It should have been the trip of a lifetime, and in many ways it was. However, Year 12 students Emma Barnes Wetere, Nikita Kirkwood and Jed Shackleton are counting their lucky stars after narrowly making it home from their Chilean exchange in the midst of the Covid 19 crisis.
The students had a mad scramble to get back to New Zealand and were in danger of being stranded in Chile. Although they made it back, the students then had to go into a two-week quarantine – Emma and Nikita in Nelson, with Jed having to isolate by himself in a hotel in Auckland.
The students embarked on what was meant to be a three month trip in February. The exchange allowed them to live and go to school in Curacavi, a small Chilean town approximately the size of Motueka, half an hour outside of Santiago. The exchange is a reciprocal arrangement with Curacavi’s Farmlands school, with Nayland often hosting Chilean students from there.
The students also found it challenging getting used to a different school system.
“The school was more like primary or intermediate is here,” Nikita said. “You didn’t move classrooms and the classroom was very small. We often went into the library because the teachers didn’t know what to do with us.”
Working on schoolwork from back home in New Zealand was difficult as the internet was often difficult to access.
“The school didn’t have functioning WiFi for the students,” Emma said. “Even though it was a private school by Chilean standards, by New Zealand standards, it was quite basic.”
“The electricity did go out a few times,” Nikita added.
Although all students had studied Spanish during their time at Nayland, there was still a considerable language barrier to overcome when it came to conversing with their new class mates.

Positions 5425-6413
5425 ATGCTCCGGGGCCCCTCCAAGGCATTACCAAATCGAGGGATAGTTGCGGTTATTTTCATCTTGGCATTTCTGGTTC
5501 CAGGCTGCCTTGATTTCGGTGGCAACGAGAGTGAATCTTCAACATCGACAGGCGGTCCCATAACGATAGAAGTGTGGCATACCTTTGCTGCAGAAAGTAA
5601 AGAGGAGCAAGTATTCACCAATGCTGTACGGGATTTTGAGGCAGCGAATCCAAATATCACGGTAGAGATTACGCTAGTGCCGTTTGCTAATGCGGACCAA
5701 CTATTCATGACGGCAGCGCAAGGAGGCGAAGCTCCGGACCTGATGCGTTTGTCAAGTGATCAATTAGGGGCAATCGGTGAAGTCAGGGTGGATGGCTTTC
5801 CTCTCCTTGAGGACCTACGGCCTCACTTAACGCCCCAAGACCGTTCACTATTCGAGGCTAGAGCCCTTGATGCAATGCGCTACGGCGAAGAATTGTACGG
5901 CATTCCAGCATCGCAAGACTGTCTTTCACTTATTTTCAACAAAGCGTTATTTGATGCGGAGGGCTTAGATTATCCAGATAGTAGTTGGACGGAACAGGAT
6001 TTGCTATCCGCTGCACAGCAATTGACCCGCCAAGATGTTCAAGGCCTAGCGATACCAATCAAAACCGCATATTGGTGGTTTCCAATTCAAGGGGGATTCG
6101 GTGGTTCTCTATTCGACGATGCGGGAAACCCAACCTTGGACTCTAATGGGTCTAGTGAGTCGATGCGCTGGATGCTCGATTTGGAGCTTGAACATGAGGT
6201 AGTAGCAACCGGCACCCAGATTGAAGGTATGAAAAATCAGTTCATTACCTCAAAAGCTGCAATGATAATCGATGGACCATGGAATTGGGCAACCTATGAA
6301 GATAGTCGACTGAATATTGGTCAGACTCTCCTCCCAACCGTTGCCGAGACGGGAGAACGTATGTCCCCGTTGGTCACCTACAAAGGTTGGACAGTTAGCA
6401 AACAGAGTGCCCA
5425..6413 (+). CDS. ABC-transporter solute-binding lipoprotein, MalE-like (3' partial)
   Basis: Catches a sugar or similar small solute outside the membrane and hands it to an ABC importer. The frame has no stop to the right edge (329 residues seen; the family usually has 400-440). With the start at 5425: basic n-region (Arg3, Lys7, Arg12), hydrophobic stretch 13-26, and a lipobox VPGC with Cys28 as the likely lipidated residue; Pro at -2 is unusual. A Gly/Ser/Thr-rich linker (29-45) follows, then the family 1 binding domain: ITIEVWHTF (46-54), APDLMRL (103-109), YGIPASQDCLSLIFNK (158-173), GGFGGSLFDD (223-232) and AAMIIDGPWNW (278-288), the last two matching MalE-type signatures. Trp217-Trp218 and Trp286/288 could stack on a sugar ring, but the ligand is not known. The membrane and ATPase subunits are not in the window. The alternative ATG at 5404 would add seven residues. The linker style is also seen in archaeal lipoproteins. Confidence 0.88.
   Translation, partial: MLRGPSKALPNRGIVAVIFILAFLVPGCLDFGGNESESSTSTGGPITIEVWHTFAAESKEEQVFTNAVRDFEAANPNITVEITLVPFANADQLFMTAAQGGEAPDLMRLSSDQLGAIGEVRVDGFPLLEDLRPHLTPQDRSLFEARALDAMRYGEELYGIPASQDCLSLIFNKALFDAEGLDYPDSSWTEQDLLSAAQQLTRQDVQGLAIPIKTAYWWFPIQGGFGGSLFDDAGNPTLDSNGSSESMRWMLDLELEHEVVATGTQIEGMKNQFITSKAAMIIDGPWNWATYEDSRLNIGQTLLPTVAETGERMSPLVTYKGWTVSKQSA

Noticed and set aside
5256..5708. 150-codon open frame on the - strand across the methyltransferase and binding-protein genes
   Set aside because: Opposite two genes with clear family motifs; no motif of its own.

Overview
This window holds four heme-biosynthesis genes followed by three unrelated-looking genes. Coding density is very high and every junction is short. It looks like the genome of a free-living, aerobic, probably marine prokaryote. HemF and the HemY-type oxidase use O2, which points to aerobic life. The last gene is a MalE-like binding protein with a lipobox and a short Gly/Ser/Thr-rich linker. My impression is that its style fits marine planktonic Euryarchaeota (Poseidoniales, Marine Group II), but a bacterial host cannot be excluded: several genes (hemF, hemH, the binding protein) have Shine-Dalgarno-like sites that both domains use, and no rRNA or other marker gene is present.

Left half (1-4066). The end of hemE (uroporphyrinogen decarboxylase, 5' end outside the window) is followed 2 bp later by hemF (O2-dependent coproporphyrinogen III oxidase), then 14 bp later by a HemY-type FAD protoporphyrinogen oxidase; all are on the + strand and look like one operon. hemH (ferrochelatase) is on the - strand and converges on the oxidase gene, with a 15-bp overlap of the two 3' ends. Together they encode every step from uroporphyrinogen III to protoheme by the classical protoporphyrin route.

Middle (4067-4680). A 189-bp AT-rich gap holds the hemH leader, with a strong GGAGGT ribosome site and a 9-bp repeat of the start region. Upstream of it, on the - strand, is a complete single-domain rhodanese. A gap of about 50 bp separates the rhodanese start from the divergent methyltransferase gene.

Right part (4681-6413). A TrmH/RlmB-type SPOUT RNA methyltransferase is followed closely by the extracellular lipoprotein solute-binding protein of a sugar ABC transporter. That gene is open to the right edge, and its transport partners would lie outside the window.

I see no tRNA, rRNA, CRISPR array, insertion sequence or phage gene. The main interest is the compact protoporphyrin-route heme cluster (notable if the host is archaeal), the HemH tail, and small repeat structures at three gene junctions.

“They speak really, really quickly,” Jed said. “The way they pronounce words is different.”
“We study Spanish that would be spoken in Spain,” Emma added. “Whereas South American Spanish is slightly different again. So sometimes even though we know how to say something one way, that wouldn’t be the way that they would say it in their country.”
Despite the challenges there where still lots of highlights for the Kiwi students. Jed enjoyed going to visit Viña del Mar, a beautiful beach city. Nikita got to go caving in a volcano.
The students all saw a very different side of Chilean life however when they ventured into the biggest city in Chile, Santiago.
“The day we went in, we saw three large protests going on. They brought in a giant military tank to shoot tear gas at the protesters,” Emma said.
But any of these ups and downs that the students experienced were dwarfed by the final challenge the students faced: the reality of being potentially stranded in Chile, when the world went into panic mode and then lockdown.
“We were joking about it during lockdown that we might get stuck there, then the news came that if we didn’t leave now, then we would get stuck there,” Nikita said.
Leaving the country was no mean feat, and the Nayland students, and their families, scrambled to try and get home.
“The whole time we were in lockdown my family were trying to get me a ticket home and the problem was that the airline phone and internet booking systems were collapsing,” Emma said. “Then my mum got in touch with the NZ embassy in Chile, and the advice given was that I was to go to the airport, beg the airlines to put me on a wait list for a flight out and just wait at the airport until I got on a flight. That is what Nikita and I did. At the last minute, we managed to get on a flight out.”
Once back in New Zealand, all three students had to go into quarantine for two weeks. Unfortunately Jed, who had a slightly easier time getting out due to help from the New Zealand Embassy, did not make it back to Nelson in time and had to quarantine solo.
“I had to isolate in a hotel in Auckland for two weeks,” he said. “We didn’t get out much. I got out once every three days for a walk.”
Despite a dramatic and disappointing end to their trip, the students still got an awful lot out of it and are keen to go back to Chile when they have the chance. It has also given the students a new appreciation about life here in New Zealand.
“It has made me realise how privileged we are here in New Zealand, with everything being so green,” Emma said. “We’re safe wherever we go walking to. We have such high standards of schooling and education. It was a wake up call that we have it pretty good.”
“Don’t take anything for granted in New Zealand,” Nikita said. “I took for granted that I could just drink water. My house (in Chile) ran out of water sometimes and I wasn’t allowed to drink water out of a tap.”
“I got a newfound respect for the basics and how the Chileans are doing so well off of what they’ve got,” Jed said.
By Duncan McKinlay